Immutable Java Objects

Immutable objects are highly desirable. Because an immutable object's state cannot be changed, they are particularly useful in concurrent environments. Immutable options can simplify code and reduce chances of unanticipated and undesired state in objects.

I prefer that all of my Java classes provide for immutable objects unless there is a compelling need for them to be mutable. I'm not the only one who feels this way. In Effective Java (Item 15 ["Minimize Mutability"] in the Second Edition and Item 13 ["Favor Immutability"] in the First Edition), Joshua Bloch extols the virtues of immutable objects and emphasizes in bold text:

Classes should be immutable unless there's a very good reason to make them mutable.

Another proponent of immutable objects is Martin Odersky of Scala fame. He has stated about immutable objects:

we recommend that if you can make [objects] immutable, that's good, and you should try to find out where you can make objects immutable.

Conceptually, it sounds easy to create immutable objects. However, there are a couple nuances to note when ensuring that a Java class is defined so that its instantiated objects are immutable. Several resources outline the steps necessary to write a Java class that will lead to immutable Java objects. These resources include the previously mentioned Joshua Bloch Effective Java items on immutable objects. Other resources outlining the steps for making a Java object immutable include Java Practices, the Java Tutorials, JavaWorld's article Mutable or Immutable?, and developerWorks's To Mutate or Not to Mutate?.

Java classes that support immutable objects have the following characteristics:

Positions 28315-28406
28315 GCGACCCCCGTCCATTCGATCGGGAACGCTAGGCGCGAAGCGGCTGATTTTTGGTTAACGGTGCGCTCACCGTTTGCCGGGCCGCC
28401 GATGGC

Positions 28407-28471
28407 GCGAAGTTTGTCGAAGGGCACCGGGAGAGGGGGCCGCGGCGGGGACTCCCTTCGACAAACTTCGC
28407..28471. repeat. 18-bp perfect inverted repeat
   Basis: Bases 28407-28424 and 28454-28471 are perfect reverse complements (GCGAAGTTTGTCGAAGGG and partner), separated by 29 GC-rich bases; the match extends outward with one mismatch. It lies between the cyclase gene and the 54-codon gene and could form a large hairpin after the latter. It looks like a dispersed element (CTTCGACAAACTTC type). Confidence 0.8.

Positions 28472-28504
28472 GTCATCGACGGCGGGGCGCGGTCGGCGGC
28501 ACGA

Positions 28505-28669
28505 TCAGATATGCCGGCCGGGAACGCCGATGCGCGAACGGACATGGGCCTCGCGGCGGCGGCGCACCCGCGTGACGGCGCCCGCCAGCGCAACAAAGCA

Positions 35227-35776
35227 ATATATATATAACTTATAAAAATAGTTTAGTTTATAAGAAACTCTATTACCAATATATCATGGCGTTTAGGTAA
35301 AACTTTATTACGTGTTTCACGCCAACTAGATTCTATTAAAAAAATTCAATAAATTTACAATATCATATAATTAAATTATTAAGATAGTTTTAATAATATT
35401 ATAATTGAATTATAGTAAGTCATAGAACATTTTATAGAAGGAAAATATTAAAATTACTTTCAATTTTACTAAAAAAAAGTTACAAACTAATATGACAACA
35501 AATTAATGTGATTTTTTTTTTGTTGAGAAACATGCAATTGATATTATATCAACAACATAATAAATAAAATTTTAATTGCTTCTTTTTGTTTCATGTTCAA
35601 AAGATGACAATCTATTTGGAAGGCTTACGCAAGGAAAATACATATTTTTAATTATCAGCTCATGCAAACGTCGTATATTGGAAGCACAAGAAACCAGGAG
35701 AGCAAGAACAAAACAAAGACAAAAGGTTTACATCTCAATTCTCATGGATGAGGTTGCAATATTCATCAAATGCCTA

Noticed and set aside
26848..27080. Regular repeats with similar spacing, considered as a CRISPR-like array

• No "set" or mutator methods (object's state is set at instantiation/construction and cannot be changed later).

Implementation inheritance explicitly disallowed.

Fields are final and private.

• Its data members are either immutable or only provides access to defensive copies (also covered in Effective Java) of its mutable members.

As threading becomes more significant, immutable objects become more important. Trendy languages such as Scala and Clojure emphasize the importance of immutable data structures and immutable objects in their very design.

I have found that it works best for me to start with my objects as immutable objects and then only relax the immutability as absolutely necessary. This minimizes the mutability when it is required. In general, I resist the urge to "easily" use the IDE feature that quickly and thoughtlessly creates getter and setter methods for my new classes. I have found that it is better to think about how the class is used and only provide the mutability that is absolutely necessary.

This story, "Immutable Java Objects" was originally published by JavaWorld.

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